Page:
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How Long After Breaking an Arm Can I Resume Weightlifting?

by
author image Andrew Sheldon
Andrew Sheldon is a writer from New York. His writing focuses on health and exercise, but he is knowledgeable in various other areas. Sheldon has published articles on and Fitday.com other online health and fitness publications. He graduated from New York University with a Bachelor of Science degree.
How Long After Breaking an Arm Can I Resume Weightlifting?
Broken arms need to be immoblized to allow the bone to heal. Photo Credit PhotoObjects.net/PhotoObjects.net/Getty Images

Arm fractures are common injuries that can sideline a weightlifter for some time. There are several types of possible fractures that dictate your treatment and your recovery time line, but if treated and rehabilitated properly, you should be able to return to weightlifting after several months.

Broken Arm

Your arm consists of three bones. The upper arm bone is called the humerus, while your forearm consists of the ulna and radius. A broken arm occurs when one of these bones sustains blunt force trauma and the bone fractures. Common causes include falling onto an outstretched arm, direct blows from sports competitions, and other significant trauma, such as during a car accident. If you break your arm, you probably will hear a snap or cracking sound. Other symptoms can include severe pain, swelling, tenderness, stiffness and arm deformity.

Types of Breaks

There are several types of arm fractures. In an open fracture, the bone breaks and pierces through the skin. This type of break needs immediate and aggressive treatment. A closed fracture involves the skin remaining intact. A displaced fracture occurs when the bone fragments are not aligned. This might require surgery to realign the bones. During a comminuted fracture, the bone breaks into several pieces. A greenstick fracture occurs when the bone breaks but not all the way through, and is more common in children. The type of break dictates your treatment plan and how quickly you can return to physical activities.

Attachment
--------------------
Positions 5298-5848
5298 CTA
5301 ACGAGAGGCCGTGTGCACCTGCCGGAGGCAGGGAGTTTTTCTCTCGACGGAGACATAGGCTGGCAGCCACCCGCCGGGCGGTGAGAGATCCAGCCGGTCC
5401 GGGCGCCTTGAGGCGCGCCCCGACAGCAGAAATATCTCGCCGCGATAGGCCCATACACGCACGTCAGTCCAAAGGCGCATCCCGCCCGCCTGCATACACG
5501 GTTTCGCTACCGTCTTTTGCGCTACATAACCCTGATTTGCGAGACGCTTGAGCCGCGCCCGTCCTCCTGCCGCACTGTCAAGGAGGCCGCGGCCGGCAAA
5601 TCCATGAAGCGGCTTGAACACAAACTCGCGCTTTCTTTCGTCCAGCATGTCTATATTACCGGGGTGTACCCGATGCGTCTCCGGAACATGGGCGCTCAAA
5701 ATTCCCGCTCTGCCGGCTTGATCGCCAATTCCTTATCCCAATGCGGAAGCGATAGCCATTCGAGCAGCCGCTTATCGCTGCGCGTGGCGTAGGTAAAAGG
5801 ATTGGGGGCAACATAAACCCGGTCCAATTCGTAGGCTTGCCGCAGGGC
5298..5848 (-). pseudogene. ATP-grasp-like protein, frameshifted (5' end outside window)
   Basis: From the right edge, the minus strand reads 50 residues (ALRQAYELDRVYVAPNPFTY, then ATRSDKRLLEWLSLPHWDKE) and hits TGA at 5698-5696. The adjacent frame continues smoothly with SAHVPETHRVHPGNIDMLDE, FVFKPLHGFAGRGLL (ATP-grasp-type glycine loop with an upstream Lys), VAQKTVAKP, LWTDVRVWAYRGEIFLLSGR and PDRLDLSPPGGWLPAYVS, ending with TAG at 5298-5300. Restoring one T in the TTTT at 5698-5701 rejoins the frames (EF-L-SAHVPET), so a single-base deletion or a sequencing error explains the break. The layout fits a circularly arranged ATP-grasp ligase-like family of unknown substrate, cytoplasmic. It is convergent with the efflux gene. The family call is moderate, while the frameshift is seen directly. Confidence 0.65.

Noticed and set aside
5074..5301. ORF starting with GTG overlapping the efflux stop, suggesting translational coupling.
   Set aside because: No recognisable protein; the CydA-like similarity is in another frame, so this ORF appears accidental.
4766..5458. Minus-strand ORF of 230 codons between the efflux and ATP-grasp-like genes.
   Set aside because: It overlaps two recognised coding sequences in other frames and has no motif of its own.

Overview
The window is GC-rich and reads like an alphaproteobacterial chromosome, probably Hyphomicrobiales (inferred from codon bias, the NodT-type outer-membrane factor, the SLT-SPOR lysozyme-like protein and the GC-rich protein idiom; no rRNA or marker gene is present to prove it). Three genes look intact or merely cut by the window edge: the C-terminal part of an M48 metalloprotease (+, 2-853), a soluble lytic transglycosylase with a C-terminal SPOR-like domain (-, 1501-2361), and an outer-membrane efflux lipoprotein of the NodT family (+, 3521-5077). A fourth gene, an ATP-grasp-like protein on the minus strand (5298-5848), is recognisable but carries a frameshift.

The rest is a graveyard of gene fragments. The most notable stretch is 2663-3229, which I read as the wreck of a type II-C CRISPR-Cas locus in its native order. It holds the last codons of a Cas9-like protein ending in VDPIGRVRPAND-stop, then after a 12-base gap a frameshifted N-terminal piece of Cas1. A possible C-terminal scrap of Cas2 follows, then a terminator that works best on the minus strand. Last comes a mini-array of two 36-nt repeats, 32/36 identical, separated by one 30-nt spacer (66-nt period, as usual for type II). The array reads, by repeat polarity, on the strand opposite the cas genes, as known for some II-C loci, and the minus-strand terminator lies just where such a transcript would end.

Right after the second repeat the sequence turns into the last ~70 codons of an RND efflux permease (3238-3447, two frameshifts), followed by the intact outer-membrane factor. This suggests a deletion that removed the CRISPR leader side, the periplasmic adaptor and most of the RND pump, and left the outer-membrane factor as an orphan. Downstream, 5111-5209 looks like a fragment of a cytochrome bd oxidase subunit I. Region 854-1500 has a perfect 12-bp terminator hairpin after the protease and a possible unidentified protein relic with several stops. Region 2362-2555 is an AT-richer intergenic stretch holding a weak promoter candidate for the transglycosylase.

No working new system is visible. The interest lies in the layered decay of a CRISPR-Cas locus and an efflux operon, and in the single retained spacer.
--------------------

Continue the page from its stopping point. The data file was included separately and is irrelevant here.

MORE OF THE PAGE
Treatment

Treatment depends on the severity and type of break. Closed breaks usually can be treated by having a doctor move the pieces of the bone into place and immobilizing your arm in a cast or split. More serious breaks usually require surgery, in which fixation devices such as wires, plates or screws are used to keep the bones in place and allow them to heal.

Weightlifting

Depending on the location and severity of the break, physical therapy might be needed. This will begin right away and will focus on regaining strength and flexibility in your arm, but needs to be done gradually. In fact, patients are restricted from lifting objects for up to 12 weeks following surgery. You should not do any weightlifting or heavy lifting until your arm has completely healed and your doctor has given you permission. Full recovery usually takes about three to four months, although everybody heals at a different rate. Fortunately, prognosis is very good for an arm fracture. According to InteliHealth.com, more than 90 percent of patients recover successfully and regain all their strength. This means you should be able to return to weightlifting about three to four months after your injury.

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